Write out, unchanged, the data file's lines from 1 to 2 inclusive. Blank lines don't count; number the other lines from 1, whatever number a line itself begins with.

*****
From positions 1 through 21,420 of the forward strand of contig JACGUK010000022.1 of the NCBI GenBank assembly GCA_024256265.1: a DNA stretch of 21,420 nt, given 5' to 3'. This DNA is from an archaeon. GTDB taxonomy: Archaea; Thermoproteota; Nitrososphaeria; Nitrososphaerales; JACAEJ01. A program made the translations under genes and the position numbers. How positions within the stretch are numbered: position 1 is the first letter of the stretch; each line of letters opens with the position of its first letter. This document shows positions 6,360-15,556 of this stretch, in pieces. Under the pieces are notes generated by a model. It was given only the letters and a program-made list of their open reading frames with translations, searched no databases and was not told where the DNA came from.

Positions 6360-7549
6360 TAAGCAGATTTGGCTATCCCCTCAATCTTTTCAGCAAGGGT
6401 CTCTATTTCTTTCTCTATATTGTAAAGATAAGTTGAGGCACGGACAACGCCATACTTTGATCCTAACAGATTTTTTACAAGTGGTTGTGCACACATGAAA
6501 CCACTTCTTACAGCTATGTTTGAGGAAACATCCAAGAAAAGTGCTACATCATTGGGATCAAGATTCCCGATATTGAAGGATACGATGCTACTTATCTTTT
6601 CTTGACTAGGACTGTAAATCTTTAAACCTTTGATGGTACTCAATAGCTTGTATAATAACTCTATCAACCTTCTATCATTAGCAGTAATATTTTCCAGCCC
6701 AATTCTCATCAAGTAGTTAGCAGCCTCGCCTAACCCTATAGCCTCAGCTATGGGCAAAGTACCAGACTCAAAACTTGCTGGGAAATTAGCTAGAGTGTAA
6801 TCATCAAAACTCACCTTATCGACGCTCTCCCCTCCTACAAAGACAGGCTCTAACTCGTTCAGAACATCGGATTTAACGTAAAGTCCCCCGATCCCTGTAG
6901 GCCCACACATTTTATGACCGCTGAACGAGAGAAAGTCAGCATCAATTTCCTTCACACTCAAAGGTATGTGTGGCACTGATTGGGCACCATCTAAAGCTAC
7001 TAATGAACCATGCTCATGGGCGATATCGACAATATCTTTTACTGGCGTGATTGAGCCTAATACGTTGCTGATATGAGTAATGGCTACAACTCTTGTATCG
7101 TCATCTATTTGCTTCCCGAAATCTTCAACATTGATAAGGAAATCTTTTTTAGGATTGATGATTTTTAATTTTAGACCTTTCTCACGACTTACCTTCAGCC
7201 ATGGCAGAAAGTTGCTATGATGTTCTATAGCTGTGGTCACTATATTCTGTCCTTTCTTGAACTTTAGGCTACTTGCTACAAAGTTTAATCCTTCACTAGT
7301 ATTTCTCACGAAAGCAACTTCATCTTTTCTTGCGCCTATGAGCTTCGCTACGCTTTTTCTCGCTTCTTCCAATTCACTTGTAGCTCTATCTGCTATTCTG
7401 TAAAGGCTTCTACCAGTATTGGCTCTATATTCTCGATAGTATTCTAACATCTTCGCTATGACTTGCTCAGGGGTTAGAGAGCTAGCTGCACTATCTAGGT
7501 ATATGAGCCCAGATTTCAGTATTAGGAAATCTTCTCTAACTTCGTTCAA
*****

From positions 1 through 21,420 of the forward strand of contig JACGUK010000022.1 of the NCBI GenBank assembly GCA_024256265.1: a DNA stretch of 21,420 nt, given 5' to 3'. This DNA is from an archaeon. GTDB taxonomy: Archaea; Thermoproteota; Nitrososphaeria; Nitrososphaerales; JACAEJ01. A program made the translations under genes and the position numbers. How positions within the stretch are numbered: position 1 is the first letter of the stretch; each line of letters opens with the position of its first letter. This document shows positions 6,360-15,556 of this stretch, in pieces. Under the pieces are notes generated by a model. It was given only the letters and a program-made list of their open reading frames with translations, searched no databases and was not told where the DNA came from.

Positions 6360-7549